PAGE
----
A Dyna Glo propane heater may sometimes fail to light. If you wonder why this happens and want to know how to resolve the problem, this post will provide you with an answer. We researched the topic to help you diagnose the heater and restore its functionality.
Your Dyna Glo propane heater may fail to light if the burner orifice is clogged, the propane tank is empty, or the gas supply pressure is low. To rectify this, you may need to clean the burner orifice or contact your propane supplier to refill the tank and reset the supply valve's pressure.
There is still more to learn about propane heaters. So, please keep reading to find an elaborate discussion of how you can diagnose your Dyna Glo propane heater when it fails to light. We will also tackle other relevant topics.
Diagnosing A Dyna Glo Propane Heater That Won't Light
Your Dyna Glo propane heater provides relief from the cold winter chill. So, it can be rather frustrating when it fails to light. But you can try diagnosing the heater before calling a Dyna Glo agent, as you may be able to resolve the problem yourself.
Here are some reasons why your Dyna Glo propane heater may fail to light:
Dirty Burner Orifice
The orifice regulates the amount of fuel that flows into the heater's combustion chamber via a small, high-precision hole.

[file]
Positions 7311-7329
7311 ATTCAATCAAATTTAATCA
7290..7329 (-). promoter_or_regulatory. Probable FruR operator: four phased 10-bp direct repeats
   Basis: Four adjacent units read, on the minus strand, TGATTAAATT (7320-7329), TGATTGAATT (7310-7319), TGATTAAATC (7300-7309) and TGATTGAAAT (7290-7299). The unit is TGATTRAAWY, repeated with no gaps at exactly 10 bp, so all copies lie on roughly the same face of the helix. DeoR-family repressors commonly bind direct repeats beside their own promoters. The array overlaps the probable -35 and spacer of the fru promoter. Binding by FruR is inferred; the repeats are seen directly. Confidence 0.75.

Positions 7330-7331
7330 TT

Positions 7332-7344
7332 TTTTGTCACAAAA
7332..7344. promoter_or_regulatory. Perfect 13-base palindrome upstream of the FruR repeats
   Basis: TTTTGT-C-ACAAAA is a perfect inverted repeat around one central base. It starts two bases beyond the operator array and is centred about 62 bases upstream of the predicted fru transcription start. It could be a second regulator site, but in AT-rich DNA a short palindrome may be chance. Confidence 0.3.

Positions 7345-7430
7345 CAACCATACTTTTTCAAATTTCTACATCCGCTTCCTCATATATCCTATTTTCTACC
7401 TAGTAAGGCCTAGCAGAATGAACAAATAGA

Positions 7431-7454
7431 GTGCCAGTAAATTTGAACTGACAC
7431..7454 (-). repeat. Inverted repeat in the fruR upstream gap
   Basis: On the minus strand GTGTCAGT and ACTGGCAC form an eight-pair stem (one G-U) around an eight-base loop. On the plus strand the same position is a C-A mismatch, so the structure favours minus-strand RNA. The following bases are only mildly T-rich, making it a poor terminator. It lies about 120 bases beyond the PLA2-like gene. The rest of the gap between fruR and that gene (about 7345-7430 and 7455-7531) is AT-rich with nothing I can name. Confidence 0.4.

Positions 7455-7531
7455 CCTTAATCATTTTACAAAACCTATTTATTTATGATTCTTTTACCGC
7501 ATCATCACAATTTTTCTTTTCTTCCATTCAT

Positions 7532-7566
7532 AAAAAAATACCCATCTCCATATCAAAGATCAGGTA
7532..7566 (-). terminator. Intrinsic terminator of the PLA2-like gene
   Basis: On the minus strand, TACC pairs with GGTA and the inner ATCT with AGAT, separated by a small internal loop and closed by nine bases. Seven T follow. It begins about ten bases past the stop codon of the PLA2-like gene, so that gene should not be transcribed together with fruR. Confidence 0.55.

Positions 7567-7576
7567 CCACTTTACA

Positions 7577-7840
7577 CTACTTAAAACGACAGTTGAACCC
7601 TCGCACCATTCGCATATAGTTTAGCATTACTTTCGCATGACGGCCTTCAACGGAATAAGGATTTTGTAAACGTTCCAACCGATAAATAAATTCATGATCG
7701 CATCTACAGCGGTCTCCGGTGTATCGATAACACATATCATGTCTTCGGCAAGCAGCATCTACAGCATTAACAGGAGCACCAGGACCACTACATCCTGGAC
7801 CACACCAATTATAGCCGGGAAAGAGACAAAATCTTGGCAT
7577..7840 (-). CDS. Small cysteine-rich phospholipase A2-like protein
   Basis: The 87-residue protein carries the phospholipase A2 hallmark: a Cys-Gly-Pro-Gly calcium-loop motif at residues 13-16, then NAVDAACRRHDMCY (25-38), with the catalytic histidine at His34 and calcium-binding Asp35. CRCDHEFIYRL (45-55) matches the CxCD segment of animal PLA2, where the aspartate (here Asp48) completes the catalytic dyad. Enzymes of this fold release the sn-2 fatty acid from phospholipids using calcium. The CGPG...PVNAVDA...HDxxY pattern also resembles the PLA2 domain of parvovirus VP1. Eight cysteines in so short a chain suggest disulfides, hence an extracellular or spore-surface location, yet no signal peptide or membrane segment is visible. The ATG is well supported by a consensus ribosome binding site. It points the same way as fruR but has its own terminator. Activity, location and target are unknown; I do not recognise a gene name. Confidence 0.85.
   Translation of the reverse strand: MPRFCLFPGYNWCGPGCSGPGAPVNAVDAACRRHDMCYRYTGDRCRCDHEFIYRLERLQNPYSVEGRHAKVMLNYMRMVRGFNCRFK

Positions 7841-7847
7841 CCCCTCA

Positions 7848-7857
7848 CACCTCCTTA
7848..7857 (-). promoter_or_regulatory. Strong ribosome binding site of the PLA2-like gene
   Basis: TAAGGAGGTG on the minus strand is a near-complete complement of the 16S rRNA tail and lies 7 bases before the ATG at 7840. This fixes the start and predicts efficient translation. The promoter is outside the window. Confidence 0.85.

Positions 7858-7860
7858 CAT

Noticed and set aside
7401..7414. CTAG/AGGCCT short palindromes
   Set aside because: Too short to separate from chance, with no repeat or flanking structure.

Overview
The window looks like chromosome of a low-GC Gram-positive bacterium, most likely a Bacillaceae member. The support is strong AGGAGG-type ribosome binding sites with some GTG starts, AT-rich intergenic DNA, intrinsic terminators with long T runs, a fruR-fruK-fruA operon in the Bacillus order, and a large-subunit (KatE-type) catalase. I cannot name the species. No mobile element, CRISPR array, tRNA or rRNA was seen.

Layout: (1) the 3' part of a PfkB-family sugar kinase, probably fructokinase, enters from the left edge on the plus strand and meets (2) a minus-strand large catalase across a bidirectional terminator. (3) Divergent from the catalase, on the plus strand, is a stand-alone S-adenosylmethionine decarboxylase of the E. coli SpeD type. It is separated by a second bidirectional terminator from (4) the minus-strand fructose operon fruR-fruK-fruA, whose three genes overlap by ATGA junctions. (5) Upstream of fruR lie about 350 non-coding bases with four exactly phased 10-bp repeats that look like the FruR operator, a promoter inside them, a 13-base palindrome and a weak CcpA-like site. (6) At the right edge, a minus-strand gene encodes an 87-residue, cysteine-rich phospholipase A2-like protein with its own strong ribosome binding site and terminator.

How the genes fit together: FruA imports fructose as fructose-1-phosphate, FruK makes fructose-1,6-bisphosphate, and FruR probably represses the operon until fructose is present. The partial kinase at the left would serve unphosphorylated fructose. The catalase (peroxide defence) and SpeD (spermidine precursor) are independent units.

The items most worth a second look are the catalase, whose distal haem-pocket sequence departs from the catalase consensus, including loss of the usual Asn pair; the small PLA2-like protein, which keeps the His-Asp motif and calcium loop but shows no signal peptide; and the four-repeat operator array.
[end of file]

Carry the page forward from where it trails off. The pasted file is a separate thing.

The high-precision hole is designed to allow just enough fuel to pass through. The fuel then mixes with enough oxygen to create a flame. This flame generates the heat you need to keep your home comfortable.
Dirt blocks the hole through which fuel passes. It can also alter the hole's diameter, thus reducing the quantity of fuel that passes to the combustion chamber. If little or no propane enters the combustion chamber, your heater will not light.
It is best to clean the orifice every three months or after about 2,500 hours of use. If you live in regions where you only heat your home in the winter, you can consider cleaning the orifice right before the onset of winter.
What To Consider When Cleaning The Burner Orifice
It is vital to clean the orifice carefully to avoid making the hole larger since its size is proportional to your propane heater's BTU ratings. Enlarging the hole can cause too much propane to flow into the combustion chamber, resulting in an abnormally large flame that may pose a safety risk.